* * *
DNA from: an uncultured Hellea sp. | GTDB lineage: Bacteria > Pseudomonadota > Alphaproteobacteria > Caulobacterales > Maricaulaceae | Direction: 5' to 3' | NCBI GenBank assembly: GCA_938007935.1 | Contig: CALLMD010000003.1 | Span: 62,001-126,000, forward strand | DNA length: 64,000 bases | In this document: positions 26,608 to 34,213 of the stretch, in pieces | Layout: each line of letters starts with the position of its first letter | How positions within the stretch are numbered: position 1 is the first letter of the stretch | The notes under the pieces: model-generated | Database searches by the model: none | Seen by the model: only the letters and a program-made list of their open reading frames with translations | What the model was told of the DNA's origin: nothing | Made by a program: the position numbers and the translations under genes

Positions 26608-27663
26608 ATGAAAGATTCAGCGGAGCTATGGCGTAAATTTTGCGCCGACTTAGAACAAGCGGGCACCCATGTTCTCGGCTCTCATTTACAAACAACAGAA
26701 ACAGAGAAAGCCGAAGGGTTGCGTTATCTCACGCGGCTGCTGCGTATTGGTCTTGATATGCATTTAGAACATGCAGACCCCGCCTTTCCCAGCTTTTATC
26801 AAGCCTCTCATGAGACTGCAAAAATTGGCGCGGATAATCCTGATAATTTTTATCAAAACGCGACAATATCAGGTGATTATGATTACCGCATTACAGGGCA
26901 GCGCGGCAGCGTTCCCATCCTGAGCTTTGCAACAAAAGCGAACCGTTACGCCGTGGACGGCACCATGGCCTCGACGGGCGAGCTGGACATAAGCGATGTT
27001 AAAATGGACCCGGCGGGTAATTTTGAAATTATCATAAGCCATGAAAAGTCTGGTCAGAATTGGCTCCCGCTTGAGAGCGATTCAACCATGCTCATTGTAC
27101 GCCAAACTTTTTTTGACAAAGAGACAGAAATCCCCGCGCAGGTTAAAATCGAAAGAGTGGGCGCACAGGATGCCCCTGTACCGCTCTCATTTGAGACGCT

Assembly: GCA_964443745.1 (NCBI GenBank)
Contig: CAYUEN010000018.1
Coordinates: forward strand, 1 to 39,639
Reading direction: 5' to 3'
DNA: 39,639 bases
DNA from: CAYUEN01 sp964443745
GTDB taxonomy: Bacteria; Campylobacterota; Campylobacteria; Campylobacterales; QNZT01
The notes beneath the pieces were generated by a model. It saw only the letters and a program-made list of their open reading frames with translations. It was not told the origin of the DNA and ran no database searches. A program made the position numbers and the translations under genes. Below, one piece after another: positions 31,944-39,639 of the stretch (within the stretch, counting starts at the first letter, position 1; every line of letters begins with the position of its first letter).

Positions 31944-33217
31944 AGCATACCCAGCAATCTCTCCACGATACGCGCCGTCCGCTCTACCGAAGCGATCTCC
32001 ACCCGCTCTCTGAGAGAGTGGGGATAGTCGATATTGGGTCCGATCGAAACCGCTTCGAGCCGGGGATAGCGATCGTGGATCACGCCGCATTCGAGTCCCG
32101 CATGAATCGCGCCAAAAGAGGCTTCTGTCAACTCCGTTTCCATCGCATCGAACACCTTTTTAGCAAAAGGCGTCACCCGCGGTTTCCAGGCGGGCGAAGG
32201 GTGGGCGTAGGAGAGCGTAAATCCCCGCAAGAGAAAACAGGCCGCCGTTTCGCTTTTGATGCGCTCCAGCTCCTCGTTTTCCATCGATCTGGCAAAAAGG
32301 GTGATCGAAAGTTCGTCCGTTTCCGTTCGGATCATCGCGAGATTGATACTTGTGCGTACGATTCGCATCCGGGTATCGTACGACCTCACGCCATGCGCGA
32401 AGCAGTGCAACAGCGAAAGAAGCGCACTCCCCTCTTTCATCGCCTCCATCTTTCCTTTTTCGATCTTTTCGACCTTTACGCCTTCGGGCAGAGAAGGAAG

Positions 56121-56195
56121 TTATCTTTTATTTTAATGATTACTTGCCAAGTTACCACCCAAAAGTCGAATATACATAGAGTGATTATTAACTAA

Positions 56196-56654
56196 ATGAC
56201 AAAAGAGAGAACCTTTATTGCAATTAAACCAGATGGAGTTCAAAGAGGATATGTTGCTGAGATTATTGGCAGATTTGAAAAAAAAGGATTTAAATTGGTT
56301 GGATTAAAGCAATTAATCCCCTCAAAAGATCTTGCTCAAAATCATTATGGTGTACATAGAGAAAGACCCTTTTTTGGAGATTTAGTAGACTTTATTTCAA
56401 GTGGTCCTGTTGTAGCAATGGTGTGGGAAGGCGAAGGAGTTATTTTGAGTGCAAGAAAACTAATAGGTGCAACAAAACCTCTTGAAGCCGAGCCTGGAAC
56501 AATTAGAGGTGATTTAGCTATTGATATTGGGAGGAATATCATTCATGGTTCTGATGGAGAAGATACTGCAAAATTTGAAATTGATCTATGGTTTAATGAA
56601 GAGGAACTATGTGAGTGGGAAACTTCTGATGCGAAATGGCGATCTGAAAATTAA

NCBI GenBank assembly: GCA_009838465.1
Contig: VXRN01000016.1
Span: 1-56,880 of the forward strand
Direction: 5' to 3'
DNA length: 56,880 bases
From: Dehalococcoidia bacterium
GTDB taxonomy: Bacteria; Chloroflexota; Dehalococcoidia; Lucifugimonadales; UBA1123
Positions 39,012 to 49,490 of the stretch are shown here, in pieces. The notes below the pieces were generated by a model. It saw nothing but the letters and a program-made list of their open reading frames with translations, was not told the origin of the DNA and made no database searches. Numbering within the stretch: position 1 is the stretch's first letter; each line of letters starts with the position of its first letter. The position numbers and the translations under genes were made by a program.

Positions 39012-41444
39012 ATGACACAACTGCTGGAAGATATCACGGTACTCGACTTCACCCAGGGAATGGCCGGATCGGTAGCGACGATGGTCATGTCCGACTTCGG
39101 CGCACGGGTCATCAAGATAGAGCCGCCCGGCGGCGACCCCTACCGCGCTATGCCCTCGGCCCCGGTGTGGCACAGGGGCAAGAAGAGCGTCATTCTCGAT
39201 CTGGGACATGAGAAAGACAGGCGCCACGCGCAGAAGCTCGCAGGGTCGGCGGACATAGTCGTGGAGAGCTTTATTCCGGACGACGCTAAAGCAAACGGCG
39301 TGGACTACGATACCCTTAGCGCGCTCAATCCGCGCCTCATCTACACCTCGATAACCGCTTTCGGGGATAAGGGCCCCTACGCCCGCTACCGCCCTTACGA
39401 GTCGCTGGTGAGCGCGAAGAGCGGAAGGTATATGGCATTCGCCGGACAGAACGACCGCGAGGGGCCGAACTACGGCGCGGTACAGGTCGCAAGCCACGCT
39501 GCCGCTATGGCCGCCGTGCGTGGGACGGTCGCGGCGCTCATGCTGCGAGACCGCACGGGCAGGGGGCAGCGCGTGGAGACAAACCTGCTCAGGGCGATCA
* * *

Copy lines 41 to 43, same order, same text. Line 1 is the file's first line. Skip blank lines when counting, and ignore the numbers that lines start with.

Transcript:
Positions 39012-41444
39012 ATGACACAACTGCTGGAAGATATCACGGTACTCGACTTCACCCAGGGAATGGCCGGATCGGTAGCGACGATGGTCATGTCCGACTTCGG
39101 CGCACGGGTCATCAAGATAGAGCCGCCCGGCGGCGACCCCTACCGCGCTATGCCCTCGGCCCCGGTGTGGCACAGGGGCAAGAAGAGCGTCATTCTCGAT